A new Data Protection Review Court will be established for Europeans to issue privacy complaints. It will have powers to order firms to delete users’ data if it finds the information collected was in breach of the new safeguards.
The Data Privacy Framework replaces a prior agreement, called Privacy Shield, which allowed companies to share data on Europeans to the U.S. for storage and processing locally in their domestic data centers.
This was struck down in July 2020, when the European Court of Justice, the EU’s top court, sided with Austrian privacy campaigner Max Schrems, who alleged U.S. law did not offer sufficient protection against surveillance by public authorities.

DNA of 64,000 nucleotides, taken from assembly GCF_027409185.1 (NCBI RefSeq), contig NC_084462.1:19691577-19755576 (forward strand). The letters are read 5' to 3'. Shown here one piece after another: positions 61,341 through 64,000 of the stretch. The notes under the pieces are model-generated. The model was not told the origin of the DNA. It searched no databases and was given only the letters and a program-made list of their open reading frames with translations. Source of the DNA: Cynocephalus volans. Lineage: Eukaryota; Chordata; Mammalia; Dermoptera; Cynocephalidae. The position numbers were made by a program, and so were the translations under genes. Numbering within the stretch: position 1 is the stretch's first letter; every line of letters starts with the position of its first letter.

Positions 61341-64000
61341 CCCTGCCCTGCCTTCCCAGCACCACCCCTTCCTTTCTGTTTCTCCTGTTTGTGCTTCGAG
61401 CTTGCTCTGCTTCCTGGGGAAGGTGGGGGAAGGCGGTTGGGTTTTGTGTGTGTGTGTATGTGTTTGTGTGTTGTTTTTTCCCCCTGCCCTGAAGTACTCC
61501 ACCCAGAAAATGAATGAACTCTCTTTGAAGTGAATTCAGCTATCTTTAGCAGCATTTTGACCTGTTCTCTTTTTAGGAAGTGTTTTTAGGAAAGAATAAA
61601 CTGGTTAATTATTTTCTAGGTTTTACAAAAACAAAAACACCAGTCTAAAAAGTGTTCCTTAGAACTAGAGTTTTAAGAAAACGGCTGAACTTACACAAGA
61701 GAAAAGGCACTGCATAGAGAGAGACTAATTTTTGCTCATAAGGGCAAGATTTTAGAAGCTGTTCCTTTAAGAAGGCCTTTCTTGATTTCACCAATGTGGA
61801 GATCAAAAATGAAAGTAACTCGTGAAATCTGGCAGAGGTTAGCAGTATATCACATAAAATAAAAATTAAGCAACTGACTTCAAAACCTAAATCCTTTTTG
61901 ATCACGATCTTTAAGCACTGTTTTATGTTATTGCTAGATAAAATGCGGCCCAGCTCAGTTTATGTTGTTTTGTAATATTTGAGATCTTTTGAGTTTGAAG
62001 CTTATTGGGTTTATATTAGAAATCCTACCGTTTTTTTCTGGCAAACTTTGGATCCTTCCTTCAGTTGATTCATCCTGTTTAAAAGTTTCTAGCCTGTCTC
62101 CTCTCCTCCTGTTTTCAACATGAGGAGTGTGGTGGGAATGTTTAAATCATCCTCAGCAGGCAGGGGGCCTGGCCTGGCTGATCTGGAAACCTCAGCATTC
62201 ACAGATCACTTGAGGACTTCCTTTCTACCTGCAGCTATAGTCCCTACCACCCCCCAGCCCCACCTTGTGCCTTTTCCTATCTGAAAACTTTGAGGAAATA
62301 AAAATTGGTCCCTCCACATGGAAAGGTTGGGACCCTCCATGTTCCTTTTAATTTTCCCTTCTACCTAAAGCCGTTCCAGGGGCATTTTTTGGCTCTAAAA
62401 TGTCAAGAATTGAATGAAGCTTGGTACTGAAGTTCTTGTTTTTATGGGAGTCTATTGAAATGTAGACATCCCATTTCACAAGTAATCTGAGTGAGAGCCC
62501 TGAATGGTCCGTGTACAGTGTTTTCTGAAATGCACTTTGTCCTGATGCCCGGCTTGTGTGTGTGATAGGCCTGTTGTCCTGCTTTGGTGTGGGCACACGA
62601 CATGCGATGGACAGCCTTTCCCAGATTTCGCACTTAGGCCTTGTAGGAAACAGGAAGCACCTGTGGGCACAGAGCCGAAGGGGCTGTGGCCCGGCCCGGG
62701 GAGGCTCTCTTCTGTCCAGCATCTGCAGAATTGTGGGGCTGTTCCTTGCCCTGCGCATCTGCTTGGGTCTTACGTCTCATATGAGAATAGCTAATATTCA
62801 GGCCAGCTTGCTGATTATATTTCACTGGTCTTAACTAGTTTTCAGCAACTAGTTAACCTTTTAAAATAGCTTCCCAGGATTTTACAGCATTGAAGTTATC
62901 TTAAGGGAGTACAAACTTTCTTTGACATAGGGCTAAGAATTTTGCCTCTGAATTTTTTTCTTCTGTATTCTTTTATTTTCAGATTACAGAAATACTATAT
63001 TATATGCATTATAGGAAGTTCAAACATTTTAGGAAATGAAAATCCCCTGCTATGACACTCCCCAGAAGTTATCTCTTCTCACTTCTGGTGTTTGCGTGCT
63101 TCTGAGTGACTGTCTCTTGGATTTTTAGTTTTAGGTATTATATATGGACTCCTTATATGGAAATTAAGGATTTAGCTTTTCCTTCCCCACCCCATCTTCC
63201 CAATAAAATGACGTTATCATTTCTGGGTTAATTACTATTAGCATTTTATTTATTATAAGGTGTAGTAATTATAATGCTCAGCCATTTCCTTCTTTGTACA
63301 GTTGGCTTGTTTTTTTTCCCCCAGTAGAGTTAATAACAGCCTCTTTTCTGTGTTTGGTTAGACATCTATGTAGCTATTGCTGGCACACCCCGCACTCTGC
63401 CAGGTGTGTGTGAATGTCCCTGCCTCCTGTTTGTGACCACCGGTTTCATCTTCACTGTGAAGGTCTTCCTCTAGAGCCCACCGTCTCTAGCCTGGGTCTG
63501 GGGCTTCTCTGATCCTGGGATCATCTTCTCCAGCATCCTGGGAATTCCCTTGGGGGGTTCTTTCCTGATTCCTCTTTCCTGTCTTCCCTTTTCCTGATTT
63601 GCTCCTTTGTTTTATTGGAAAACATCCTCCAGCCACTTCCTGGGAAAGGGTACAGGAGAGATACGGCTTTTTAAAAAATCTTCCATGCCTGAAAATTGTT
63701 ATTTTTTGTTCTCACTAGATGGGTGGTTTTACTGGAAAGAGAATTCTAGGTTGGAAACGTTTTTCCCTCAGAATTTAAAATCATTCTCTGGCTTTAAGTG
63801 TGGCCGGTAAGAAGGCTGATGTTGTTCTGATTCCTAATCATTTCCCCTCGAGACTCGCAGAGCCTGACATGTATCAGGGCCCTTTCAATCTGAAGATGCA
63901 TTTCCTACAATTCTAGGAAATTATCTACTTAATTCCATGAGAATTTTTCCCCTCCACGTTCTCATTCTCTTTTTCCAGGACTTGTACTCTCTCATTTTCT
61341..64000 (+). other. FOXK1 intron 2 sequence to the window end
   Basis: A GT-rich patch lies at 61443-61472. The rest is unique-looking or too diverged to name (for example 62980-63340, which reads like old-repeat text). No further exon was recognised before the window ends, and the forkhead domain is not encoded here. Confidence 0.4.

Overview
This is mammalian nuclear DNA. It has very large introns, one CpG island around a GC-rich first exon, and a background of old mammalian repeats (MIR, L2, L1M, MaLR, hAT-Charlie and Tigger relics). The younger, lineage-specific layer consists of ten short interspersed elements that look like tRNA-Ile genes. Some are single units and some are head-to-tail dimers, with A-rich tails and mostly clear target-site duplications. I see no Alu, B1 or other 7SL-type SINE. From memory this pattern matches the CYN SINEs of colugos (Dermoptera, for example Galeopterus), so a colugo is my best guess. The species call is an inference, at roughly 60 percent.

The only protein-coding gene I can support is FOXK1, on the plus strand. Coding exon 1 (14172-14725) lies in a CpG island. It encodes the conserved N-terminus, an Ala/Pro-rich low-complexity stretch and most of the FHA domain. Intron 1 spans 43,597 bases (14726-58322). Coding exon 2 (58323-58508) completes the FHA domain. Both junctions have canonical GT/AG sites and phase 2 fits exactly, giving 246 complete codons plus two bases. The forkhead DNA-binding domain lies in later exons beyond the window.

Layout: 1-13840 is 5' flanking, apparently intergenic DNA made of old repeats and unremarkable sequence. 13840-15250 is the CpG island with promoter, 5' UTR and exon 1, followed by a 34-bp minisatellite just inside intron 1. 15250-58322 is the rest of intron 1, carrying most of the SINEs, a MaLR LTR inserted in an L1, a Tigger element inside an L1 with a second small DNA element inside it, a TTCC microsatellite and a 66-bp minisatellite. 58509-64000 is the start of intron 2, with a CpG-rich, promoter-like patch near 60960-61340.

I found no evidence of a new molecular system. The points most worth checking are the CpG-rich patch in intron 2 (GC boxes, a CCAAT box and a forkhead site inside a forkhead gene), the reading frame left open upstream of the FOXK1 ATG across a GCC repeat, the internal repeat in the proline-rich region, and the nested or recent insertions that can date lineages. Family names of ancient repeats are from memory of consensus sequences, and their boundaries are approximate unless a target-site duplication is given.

Schrems said that revelations from NSA whistleblower Edward Snowden about U.S. surveillance meant that American data protection standards couldn’t be trusted.
He raised a complaint against the social network Facebook which, like many other firms, was transferring his and other user data to the States, as well as the Irish Data Protection Commission, which is Facebook’s main regulatory authority when it comes to data privacy in Europe.
It reached the European Court of Justice, which in 2015 ruled that the then Safe Harbour Agreement, a previous mechanism for allowing European users’ data to be moved to the U.S., was not valid and did not adequately protect European citizens.
It was replaced with the Privacy Shield, however, this was subsequently scrapped too.
In the meantime, companies have relied on separate mechanisms known as Standard Contractual Clauses to ensure they can still move data across the Atlantic.
These tools, too, are under threat.
The Irish DPC in May ruled that Meta’s use of SCCs for transfers of personal data to the U.S. is in breach of the EU’s General Data Protection Regulation. The U.S. tech giant was fined a record $1.3 billion.